Overheard phone conversations: super irritating, but actually not that distracting

Why is it so annoying to hear a person chatting away in public on their mobile phone? One possibility examined in a new study is that the sound is particularly distracting, more so than a nearby conversation between two people who are both physically present.

Veronica Galván and her colleagues had 164 undergrads take part in what they thought was an investigation into the links between anagram solving performance and reading comprehension. While the students attempted to solve 15 easy and 15 tricky anagrams, they were subjected to the surprise sound of a nearby student chatting away on their mobile phone, or to the sound of two students chatting to each other.

Afterwards the participants rated the overheard phone call as more noticeable and irritating, and yet they performed just as well on the anagram task, solving as many easy and difficult puzzles as those participants who were exposed to a conversation between two nearby students. This represents a failure to replicate the main result in a 2010 study, in which one half of a conversation was found to be more disruptive to performance than a two-sided conversation.

Galván’s team also tested the participants’ memory for the words uttered in the overheard conversations, and the participants who overheard the mobile phone call did better. The researchers said this suggests there’s something particularly “attention grabbing” about an overheard phone call. However, this isn’t necessarily the case – the participants who overheard the two-sided conversation between two students were exposed to far more words. “It’s possible that participants who overheard the one-sided conversation performed better on the recognition task because of experimental confounds,” the researchers admitted.

The results confirm prior surveys suggesting that overheard mobile phone calls are perceived to be unusually annoying, but they don’t support the idea that this is because they’re super distracting. “We did expect to see a difference in anagram performance between conditions and did not,” the researchers said.

It’s a useful piece of realistic research that suggests we should look elsewhere for why overheard phone calls are judged so negatively. Perhaps many of us endorse an implicit rule that says it’s rude to talk on your phone in public, and that’s why we find it so irritating.

Although the main result was that an overheard mobile phone call harmed anagram performance no more than an overheard two-way conversation, you wouldn’t know it from much of the media coverage this paper has attracted. “Hold the line: Overheard phone calls more distracting than room full of people chatting,” was the Independent’s take. “It’s Harder to Tune Out Cell Phone Talkers Than Regular Human Conversations,” said The Atlantic. Whether it’s Facebook turning us into friendless hermits or TV turning our eyes square, it seems the mainstream media can’t resist another chance to indulge their technophobia, even when the study doesn’t quite hit the mark.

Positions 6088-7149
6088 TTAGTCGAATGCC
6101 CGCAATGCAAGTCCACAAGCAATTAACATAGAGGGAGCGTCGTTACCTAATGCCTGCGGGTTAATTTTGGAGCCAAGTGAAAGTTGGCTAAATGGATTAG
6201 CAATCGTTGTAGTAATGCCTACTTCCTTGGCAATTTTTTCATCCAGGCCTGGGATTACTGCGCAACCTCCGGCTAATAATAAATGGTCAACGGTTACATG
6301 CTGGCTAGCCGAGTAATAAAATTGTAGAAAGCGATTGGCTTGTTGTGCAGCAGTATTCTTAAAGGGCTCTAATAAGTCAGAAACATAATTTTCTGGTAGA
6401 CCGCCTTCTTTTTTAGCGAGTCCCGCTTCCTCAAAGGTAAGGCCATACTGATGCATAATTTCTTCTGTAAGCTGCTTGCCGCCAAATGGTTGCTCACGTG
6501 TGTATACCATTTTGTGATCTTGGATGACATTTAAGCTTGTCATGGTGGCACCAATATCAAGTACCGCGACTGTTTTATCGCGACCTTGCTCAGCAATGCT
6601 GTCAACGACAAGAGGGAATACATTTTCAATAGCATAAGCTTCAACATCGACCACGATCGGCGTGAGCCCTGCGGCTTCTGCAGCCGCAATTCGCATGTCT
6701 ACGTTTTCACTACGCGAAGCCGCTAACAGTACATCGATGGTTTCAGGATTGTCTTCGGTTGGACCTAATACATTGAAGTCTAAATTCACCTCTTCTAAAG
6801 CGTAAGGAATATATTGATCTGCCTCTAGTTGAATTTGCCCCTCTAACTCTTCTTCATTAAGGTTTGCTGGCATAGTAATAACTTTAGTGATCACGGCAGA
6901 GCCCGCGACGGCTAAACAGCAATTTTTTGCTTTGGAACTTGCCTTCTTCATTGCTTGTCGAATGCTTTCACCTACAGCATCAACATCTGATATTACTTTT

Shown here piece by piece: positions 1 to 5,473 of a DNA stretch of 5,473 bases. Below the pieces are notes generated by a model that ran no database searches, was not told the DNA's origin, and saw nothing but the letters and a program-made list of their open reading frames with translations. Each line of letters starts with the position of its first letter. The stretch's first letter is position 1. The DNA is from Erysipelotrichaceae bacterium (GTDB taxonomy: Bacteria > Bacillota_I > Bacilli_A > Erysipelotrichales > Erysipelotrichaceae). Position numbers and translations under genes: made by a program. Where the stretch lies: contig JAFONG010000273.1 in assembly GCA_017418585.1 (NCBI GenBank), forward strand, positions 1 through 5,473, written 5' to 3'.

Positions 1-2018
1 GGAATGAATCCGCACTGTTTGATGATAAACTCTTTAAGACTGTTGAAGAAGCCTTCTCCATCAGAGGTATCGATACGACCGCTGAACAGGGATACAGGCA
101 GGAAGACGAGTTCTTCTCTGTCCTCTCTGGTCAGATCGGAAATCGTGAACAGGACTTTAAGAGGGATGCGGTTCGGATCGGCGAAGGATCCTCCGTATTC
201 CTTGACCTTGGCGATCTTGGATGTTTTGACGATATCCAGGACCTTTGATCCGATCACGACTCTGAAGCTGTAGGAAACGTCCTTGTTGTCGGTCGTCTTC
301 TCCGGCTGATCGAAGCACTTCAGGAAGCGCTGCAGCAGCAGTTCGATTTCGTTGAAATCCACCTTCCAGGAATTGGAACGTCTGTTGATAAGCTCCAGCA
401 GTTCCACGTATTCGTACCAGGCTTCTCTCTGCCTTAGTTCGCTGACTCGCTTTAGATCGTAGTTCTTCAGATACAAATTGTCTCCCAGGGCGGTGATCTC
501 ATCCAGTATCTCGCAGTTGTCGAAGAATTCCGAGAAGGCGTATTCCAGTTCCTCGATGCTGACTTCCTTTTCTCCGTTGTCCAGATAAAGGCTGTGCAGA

_________________________________ ResearchBlogging.org

Galván, V., Vessal, R., and Golley, M. (2013). The Effects of Cell Phone Conversations on the Attention and Memory of Bystanders PLoS ONE, 8 (3) DOI: 10.1371/journal.pone.0058579

–Further reading–
Mobile phone use can be beneficial
How the mere presence of a mobile phone harms face-to-face conversations
When it’s dangerous to walk and talk
Steve Jobs’ gift to cognitive science

Post written by Christian Jarrett (@psych_writer) for the BPS Research Digest.

2 thoughts on “Overheard phone conversations: super irritating, but actually not that distracting”

  1. Rudeness may be part of it, but it is not the only reason. In the 2010 study that you mention, Emberson and colleagues examined performance during exposure to one-sided and two-sided conversations. Participants performed worse during the one-sided conversation even though they knew it was part of the study (rudeness was not a factor), heard the one-sided conversation twenty-four times, and were presumably not surprised by it. Participants did worse on both tasks even though they were exposed to a one-sided conversation contained less words/ noise.

  2. There are many reasons as to why overheard cell phone conversations are annoying yet interesting at the same time. the idea that the person listening to the conversation can imagine the conversation based upon what the person they can see looks and sounds like. they then can create the person on the other line how they portray them to be. they picture them and the conversation on how they think it is based on their opinions about the person speaking. Social psychologists use the term explicit cognition to refer to these deliberate, conscious mental process involved in percepts, judgment's, decisions, and reasoning's. people can make decisions based on how the person talking sounds like, looks like, and even by the way stand. so therefore we could create a whole new story about what the actual phone caller is talking about. that is referred to as social influence. social influence focuses on how your behavior is affected by other people and behaviors.

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